Preventing Chronic Disease | Development of a Logic Model for a Physical Activity–Based Employee Wellness Program for Mass Transit Workers - CDC
Development of a Logic Model for a Physical Activity–Based Employee Wellness Program for Mass Transit Workers
Bhibha M. Das, PhD, MPH; Steven J. Petruzzello, PhD; Katherine E. Ryan, PhD
Suggested citation for this article: Das BM, Petruzzello SJ, Ryan KE. Development of a Logic Model for a Physical Activity–Based Employee Wellness Program for Mass Transit Workers. Prev Chronic Dis 2014;11:140124. DOI:http://dx.doi.org/10.5888/pcd11.140124.
Transportation workers, who constitute a large sector of the workforce, have worksite factors that harm their health. Worksite wellness programs must target this at-risk population. Although physical activity is often a component of worksite wellness logic models, we consider it the cornerstone for improving the health of mass transit employees. Program theory was based on in-person interviews and focus groups of employees. We identified 4 short-term outcome categories, which provided a chain of responses based on the program activities that should lead to the desired end results. This logic model may have significant public health impact, because it can serve as a framework for other US mass transit districts and worksite populations that face similar barriers to wellness, including truck drivers, railroad employees, and pilots. The objective of this article is to discuss the development of a logic model for a physical activity–based mass-transit employee wellness program by describing the target population, program theory, the components of the logic model, and the process of its development.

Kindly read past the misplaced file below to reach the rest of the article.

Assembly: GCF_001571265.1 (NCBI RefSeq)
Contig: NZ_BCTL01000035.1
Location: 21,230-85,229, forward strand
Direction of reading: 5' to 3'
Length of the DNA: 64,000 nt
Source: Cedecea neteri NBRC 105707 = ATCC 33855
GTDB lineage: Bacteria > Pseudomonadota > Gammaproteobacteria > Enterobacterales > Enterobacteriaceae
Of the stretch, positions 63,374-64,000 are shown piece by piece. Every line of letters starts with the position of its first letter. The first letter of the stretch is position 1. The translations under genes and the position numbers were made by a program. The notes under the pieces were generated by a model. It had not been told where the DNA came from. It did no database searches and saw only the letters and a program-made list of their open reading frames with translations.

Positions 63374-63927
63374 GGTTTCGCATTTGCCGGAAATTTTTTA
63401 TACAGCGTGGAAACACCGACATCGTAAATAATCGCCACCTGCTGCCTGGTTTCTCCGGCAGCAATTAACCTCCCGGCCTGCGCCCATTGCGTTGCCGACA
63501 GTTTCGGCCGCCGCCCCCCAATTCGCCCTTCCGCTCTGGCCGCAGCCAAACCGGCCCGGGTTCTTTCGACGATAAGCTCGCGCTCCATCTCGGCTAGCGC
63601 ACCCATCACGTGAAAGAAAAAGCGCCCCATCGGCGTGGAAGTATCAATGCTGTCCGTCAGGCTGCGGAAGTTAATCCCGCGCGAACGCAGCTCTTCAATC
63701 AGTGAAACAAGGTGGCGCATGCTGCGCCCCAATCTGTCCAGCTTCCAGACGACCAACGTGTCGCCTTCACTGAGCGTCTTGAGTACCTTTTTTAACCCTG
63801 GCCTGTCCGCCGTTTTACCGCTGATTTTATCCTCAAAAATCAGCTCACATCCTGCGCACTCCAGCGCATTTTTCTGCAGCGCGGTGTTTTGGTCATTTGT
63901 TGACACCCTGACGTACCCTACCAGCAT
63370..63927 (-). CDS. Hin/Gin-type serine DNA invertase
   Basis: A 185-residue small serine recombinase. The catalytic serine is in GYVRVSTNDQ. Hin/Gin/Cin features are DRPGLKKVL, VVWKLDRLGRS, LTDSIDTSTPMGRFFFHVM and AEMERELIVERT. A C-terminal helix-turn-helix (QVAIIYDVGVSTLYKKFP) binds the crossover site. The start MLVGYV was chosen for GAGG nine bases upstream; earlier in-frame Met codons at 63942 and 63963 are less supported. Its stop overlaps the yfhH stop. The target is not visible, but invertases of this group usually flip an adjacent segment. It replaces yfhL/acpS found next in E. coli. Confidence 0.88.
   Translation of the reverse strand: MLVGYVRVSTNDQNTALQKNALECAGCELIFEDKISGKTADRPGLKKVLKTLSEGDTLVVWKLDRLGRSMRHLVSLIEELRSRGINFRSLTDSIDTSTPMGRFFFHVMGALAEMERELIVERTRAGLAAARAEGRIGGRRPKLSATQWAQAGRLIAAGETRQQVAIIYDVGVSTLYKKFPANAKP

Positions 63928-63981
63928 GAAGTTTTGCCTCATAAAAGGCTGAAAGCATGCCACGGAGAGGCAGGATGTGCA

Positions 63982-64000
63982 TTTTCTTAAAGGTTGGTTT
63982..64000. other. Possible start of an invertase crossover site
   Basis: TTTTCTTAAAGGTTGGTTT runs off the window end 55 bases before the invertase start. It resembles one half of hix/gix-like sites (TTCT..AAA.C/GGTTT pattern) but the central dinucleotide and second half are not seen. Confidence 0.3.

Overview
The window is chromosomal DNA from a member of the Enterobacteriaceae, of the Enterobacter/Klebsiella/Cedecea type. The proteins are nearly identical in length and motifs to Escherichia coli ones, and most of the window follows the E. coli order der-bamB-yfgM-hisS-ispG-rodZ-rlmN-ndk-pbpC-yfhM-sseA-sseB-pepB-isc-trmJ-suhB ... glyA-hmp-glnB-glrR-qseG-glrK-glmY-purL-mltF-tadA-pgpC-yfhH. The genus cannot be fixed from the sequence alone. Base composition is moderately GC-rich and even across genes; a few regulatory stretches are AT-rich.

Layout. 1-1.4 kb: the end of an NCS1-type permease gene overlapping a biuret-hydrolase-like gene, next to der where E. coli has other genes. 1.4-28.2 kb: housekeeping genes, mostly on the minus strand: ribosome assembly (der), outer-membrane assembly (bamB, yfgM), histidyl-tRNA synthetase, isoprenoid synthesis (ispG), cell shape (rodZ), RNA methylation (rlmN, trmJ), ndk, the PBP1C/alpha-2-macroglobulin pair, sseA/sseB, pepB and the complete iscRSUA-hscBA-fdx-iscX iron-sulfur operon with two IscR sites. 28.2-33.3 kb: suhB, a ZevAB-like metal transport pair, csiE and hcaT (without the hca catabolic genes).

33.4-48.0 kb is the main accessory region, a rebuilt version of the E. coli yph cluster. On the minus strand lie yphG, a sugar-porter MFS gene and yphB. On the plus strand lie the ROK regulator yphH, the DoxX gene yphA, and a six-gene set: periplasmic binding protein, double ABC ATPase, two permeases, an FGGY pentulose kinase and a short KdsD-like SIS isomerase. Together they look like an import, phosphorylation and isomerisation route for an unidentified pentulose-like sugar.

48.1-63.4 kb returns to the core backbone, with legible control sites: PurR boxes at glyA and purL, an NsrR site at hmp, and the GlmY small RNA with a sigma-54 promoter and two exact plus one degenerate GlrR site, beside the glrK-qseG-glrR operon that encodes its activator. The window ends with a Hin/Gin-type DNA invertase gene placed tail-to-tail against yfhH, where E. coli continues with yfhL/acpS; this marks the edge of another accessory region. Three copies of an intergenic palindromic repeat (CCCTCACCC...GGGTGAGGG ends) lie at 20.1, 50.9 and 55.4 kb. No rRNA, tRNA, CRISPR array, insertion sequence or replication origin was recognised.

No financial support was provided.
Corresponding Author: Bhibha M. Das, PhD, MPH, Department of Kinesiology, East Carolina University, 172 Minges Coliseum, Greenville, NC 27858. Telephone: 252-328-0009. E-mail: firstname.lastname@example.org.
Author Affiliations: Steven J. Petruzzello, Katherine E. Ryan, University of Illinois, Urbana-Champaign, Illinois. Work was completed at the University of Illinois, Urbana-Champaign.